With a slashing of one front leg, Ryn struck the thing across the side of the head. Any other creature would have been decapitated by such a blow, but the drey’s doubtlessly-imbued bones held firm, and only an antler snapped off to spin away into the whirling black. With a screech it returned the treatment in kind, tearing and slashing at him. They fell and tumbled and sank deeper, deeper into the dark, faster and faster until the air screamed all around them. Blood and scales and fur were cut and ripped away, each of the pair taking it in turn to roar or scream in alternating pain and victory. First Ryn had the upper hand, then the drey, then Ryn again, this cycle repeating as endlessly as the emptiness that was engulfing them. Nothing existed to each but the other, as well as the firm, clear knowledge that one sole victor would have a prayer of walking away from this exchange alive.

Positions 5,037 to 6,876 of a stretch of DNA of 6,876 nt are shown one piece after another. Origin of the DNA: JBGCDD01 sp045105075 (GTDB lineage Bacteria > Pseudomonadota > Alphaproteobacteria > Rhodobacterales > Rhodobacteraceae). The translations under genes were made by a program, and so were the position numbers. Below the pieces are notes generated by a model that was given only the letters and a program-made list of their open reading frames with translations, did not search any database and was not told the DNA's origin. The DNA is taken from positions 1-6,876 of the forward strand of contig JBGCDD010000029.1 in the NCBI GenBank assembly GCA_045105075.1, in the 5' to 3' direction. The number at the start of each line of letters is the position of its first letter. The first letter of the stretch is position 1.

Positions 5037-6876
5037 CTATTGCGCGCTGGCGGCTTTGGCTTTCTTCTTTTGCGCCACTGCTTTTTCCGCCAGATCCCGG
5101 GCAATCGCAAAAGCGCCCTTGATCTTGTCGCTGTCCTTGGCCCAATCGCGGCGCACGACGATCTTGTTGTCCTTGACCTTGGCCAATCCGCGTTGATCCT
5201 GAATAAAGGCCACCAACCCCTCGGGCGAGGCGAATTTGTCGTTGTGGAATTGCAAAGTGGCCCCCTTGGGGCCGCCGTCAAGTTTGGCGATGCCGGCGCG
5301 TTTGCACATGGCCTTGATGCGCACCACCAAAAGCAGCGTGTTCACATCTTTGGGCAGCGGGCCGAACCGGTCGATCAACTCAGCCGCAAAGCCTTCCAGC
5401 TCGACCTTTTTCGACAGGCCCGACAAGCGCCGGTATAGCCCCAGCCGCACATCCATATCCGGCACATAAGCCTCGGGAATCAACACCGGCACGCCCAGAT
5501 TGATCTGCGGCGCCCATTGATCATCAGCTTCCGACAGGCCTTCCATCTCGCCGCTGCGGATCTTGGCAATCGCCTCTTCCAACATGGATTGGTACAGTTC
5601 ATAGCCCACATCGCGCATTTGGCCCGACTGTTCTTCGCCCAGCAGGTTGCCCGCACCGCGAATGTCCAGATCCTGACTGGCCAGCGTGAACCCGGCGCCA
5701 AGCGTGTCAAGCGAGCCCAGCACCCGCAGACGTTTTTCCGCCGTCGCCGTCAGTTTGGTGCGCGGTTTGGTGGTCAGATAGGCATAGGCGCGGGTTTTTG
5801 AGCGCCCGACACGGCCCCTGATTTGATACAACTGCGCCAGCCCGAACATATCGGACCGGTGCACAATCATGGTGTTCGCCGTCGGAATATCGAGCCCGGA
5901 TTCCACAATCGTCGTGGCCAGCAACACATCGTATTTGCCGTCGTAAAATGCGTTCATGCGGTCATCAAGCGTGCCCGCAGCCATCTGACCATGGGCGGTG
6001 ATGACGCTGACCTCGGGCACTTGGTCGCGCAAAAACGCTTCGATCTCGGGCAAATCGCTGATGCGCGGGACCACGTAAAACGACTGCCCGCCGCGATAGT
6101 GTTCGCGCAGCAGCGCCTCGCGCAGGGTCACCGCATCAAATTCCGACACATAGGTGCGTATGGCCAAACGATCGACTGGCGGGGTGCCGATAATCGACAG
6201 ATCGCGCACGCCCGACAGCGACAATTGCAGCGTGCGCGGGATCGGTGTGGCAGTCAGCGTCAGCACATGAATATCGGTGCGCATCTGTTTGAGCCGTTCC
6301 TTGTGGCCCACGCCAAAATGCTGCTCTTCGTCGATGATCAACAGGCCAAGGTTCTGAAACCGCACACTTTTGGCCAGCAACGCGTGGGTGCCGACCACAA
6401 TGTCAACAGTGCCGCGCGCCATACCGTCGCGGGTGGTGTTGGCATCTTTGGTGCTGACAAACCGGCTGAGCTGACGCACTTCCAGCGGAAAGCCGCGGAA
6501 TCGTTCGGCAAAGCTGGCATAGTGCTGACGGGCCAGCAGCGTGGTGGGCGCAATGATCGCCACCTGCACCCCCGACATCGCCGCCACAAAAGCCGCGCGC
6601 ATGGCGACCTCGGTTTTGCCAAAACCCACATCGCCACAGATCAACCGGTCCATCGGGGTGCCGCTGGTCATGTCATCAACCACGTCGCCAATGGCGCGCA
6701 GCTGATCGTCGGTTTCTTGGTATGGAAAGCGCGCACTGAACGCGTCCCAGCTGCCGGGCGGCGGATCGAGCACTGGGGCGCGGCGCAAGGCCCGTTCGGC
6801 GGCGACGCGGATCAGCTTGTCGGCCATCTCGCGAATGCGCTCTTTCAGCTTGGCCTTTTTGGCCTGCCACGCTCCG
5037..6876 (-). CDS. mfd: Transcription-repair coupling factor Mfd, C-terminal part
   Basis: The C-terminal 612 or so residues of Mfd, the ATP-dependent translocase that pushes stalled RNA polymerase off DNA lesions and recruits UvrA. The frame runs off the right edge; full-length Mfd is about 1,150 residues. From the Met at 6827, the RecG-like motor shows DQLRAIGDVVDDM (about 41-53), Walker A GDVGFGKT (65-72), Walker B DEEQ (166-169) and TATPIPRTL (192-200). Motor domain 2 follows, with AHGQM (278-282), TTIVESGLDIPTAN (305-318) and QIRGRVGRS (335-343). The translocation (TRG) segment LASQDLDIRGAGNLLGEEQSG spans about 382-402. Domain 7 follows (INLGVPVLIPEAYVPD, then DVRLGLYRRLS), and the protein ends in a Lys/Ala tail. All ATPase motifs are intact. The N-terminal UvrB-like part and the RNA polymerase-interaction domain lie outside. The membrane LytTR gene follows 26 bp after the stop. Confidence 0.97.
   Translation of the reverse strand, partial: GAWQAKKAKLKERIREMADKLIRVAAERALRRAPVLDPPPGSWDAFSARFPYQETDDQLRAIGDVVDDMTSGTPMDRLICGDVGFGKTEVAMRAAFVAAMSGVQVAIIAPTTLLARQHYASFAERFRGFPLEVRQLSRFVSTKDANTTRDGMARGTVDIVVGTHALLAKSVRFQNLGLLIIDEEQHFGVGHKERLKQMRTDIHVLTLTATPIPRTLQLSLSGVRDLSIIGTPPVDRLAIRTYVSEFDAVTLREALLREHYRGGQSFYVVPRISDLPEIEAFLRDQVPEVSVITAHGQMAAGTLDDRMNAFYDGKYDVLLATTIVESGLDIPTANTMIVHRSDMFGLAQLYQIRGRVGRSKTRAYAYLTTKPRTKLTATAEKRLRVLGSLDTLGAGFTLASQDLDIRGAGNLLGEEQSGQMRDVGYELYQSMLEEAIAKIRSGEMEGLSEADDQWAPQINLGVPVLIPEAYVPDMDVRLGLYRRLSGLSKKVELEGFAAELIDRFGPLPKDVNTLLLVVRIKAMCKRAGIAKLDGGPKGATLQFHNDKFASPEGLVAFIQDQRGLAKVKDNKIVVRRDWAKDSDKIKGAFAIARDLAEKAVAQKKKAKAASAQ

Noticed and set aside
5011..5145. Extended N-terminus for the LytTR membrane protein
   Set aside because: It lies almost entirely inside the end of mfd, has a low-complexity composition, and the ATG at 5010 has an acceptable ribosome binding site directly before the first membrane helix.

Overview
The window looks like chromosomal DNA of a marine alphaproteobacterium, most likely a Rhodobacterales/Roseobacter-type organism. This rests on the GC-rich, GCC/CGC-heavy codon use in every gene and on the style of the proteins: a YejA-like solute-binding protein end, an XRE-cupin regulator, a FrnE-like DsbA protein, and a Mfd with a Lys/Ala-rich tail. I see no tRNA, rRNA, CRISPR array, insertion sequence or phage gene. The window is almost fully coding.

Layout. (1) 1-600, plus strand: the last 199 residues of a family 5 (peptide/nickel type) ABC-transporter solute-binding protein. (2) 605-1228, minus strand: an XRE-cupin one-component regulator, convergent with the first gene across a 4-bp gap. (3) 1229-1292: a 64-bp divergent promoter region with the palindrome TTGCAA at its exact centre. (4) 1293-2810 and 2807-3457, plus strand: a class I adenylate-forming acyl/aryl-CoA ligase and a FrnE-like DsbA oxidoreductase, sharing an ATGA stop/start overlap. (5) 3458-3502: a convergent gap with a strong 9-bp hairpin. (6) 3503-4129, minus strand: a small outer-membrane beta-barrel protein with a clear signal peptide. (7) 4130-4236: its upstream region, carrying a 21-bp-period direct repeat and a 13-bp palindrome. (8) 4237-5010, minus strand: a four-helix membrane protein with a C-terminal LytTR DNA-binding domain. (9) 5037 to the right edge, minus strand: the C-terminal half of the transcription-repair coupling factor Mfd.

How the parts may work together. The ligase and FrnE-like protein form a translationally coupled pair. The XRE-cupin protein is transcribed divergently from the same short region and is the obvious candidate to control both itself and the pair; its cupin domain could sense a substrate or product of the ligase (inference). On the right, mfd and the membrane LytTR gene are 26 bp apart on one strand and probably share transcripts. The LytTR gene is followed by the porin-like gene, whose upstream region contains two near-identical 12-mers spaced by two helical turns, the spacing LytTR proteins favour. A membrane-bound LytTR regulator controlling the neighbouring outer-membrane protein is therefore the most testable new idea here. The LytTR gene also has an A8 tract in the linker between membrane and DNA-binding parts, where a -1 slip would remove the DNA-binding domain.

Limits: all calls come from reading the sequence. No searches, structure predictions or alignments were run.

When the moment of advantage came, therefore, Ryn didn’t hesitate.

Sacrificing a front shoulder to a series of long, clawed gashes, he managed to wrap a hand about the drey’s abdomen. It keened again, writhing under the pressure of his talons piercing its gut, pounding at his forearm with enough force to break the trunk of a small tree. Ignoring the hammering ache of each blow, Ryn managed instead to get his other front hand around its chest, finally pinning it

somewhat steadily before him. Together they continued to tumble endlessly through the air, but finding itself before his great head, the drey changed tactics, scrabbling and slashing at his face instead of his arms, trying and failing to get at his eyes.

With a thought, the magics in Ryn’s blood flared to life, heat building in his throat and chest, and

the blackness all around them fled when his mouth began to glow white with the building of ivory fire.

Unfortunately, the drey were as intelligent as they were savage.